Title:The Time Keeper
Publish Date: Sept 4 2012
Book Blurb: From the author who's inspired millions worldwide with books like Tuesdays with Morrie and The Five People You Meet in Heaven comes his most imaginative novel yet, The Time Keeper--a compelling fable about the first man on earth to count the hours.
The man who became Father Time.
In Mitch Albom's newest work of fiction, the inventor of the world's first clock is punished for trying to measure God's greatest gift. He is banished to a cave for centuries and forced to listen to the voices of all who come after him seeking more days, more years. Eventually, with his soul nearly broken, Father Time is granted his freedom, along with a magical hourglass and a mission: a chance to redeem himself by teaching two earthly people the true meaning of time.
He returns to our world--now dominated by the hour-counting he so innocently began--and commences a journey with two unlikely partners: one a teenage girl who is about to give up on life, the other a wealthy old businessman who wants to live forever. To save himself, he must save them both. And stop the world to do so.
Told in Albom's signature spare, evocative prose, this remarkably original tale will inspire readers everywhere to reconsider their own notions of time, how they spend it and how precious it truly is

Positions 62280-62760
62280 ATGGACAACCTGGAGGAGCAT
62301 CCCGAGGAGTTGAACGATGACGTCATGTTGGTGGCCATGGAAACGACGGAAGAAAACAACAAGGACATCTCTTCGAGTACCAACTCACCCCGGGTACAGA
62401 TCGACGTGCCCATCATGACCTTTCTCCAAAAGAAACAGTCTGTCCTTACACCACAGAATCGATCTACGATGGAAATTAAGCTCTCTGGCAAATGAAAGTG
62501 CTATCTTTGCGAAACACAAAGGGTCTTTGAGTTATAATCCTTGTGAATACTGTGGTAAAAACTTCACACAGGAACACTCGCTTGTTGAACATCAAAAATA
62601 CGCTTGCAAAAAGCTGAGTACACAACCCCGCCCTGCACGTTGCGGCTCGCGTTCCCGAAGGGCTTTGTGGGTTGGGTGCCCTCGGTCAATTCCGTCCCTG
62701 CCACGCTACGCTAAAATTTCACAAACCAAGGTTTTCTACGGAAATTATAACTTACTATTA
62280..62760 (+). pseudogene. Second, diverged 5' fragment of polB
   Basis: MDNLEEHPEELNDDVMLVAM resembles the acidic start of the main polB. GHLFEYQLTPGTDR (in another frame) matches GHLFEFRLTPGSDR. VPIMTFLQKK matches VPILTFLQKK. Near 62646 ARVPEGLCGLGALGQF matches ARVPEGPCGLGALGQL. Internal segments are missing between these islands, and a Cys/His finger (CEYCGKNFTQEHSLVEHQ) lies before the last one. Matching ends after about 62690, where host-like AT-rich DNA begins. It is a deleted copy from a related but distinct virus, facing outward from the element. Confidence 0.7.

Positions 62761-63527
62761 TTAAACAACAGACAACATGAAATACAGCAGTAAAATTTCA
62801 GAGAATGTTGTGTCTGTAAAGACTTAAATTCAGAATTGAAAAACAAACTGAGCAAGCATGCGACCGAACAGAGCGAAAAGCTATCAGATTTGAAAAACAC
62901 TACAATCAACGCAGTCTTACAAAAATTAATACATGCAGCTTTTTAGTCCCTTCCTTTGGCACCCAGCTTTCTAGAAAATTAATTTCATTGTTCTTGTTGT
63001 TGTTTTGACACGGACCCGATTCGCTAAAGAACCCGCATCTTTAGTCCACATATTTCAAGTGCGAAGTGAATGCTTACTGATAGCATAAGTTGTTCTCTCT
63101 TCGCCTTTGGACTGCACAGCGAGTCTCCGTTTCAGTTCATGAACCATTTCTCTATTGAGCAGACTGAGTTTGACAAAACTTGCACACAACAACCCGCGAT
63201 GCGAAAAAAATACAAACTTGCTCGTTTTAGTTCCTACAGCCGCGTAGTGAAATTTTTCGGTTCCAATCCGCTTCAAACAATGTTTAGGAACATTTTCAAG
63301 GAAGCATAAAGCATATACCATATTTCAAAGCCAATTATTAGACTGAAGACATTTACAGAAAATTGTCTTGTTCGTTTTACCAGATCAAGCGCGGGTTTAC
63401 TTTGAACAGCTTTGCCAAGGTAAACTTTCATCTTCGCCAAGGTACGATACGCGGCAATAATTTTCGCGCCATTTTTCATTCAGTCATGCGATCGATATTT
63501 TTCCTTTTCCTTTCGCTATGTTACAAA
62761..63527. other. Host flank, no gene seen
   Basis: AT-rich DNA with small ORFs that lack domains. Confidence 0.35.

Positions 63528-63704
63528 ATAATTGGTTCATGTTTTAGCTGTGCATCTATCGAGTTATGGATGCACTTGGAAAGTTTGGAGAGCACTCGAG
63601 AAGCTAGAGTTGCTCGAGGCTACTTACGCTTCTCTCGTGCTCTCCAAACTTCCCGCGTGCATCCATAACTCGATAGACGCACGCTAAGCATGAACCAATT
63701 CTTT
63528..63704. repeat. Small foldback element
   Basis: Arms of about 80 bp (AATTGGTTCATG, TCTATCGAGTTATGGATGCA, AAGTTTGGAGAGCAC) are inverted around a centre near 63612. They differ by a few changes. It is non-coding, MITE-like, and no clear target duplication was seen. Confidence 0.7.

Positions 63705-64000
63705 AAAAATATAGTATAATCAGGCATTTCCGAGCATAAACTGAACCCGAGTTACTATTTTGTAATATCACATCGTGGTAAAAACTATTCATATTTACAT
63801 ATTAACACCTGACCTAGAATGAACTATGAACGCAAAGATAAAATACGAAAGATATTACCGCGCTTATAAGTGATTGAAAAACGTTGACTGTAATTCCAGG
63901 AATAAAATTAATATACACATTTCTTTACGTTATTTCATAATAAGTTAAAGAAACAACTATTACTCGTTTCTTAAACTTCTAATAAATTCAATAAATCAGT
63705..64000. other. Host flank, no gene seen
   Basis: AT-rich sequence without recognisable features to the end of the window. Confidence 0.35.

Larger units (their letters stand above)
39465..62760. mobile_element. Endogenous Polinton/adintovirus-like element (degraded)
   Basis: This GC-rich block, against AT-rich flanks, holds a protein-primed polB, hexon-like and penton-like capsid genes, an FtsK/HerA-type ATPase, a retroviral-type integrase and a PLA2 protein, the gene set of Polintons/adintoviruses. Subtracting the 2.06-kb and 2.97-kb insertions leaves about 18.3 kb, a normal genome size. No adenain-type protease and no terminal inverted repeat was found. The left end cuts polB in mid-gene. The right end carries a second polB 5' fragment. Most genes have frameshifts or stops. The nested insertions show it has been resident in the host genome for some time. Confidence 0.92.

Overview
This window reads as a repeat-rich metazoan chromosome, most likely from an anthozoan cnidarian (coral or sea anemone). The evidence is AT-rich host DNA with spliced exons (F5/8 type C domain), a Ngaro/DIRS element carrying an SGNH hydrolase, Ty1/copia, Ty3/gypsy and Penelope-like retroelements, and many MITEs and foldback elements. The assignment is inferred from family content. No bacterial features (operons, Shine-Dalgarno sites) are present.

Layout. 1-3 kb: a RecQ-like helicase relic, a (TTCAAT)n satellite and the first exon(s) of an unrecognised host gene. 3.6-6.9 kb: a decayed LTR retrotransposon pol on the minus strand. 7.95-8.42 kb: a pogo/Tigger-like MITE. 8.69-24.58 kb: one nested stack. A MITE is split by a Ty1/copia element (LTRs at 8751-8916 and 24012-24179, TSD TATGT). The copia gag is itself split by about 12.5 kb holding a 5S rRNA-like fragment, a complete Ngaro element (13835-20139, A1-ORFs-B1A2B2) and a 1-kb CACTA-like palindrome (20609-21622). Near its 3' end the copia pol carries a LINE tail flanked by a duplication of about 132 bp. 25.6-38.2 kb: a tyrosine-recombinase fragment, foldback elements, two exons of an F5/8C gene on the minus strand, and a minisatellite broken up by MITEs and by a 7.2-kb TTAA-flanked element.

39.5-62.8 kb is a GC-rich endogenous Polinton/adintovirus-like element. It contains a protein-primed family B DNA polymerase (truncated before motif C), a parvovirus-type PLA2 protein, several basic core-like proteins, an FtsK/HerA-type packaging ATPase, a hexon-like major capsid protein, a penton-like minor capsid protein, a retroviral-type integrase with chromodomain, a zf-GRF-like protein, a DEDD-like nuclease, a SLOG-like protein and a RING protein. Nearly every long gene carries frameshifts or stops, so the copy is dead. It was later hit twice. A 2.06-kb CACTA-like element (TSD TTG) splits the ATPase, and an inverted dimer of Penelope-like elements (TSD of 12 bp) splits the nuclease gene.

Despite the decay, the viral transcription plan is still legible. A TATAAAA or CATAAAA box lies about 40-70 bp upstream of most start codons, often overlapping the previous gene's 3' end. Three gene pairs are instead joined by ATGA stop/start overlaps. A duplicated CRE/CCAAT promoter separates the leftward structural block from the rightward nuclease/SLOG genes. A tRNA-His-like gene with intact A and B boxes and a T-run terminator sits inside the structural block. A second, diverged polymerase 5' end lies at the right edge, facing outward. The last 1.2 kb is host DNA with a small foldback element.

Review: I heard so much about this book last year. I remember seeing a segment on it on Good Morning America.
That had me intrigued, but as my TBR pile is so massive, I didn't grab a copy, partially because of its short length and the other part being so many other commitments.
Well the book showed up in our library's ebook page so I decided to give it a go.
Mitch's writing style reminded me a bit of Richard Paul Evans. Very sentimental and very heart wrenching.
The story is told from 3 points of view, Sarah, a teenage girl, Victor, a wealth businessman dying of cancer and Dor, Father Time himself.
This is a very quick read. I found it very engaging, though the story was a bit choppy, switching between so many points of view, as a result it was a little harder to connect with some of the characters. I think Sarah was the character that suffered the most. You could feel all her teenaged angst but there was something missing from her. Whereas with Victor and Dor, you had a more rounded character. You knew what made them tick, so to speak.
Dor's story is the most fascinating, as it should be, him being the inventor of time and Father Time. You see his life at home and how he became fascinated with measuring things. He was an ancient geek! Pun intended.
Becoming Father Time is his punishment. Perhaps it is a good one too. The story's moral is to appreciate the time that you have because it is precious, and you don't know how long you have.
This may be a short read, but it really packed a punch.
Rating: 5 flowers
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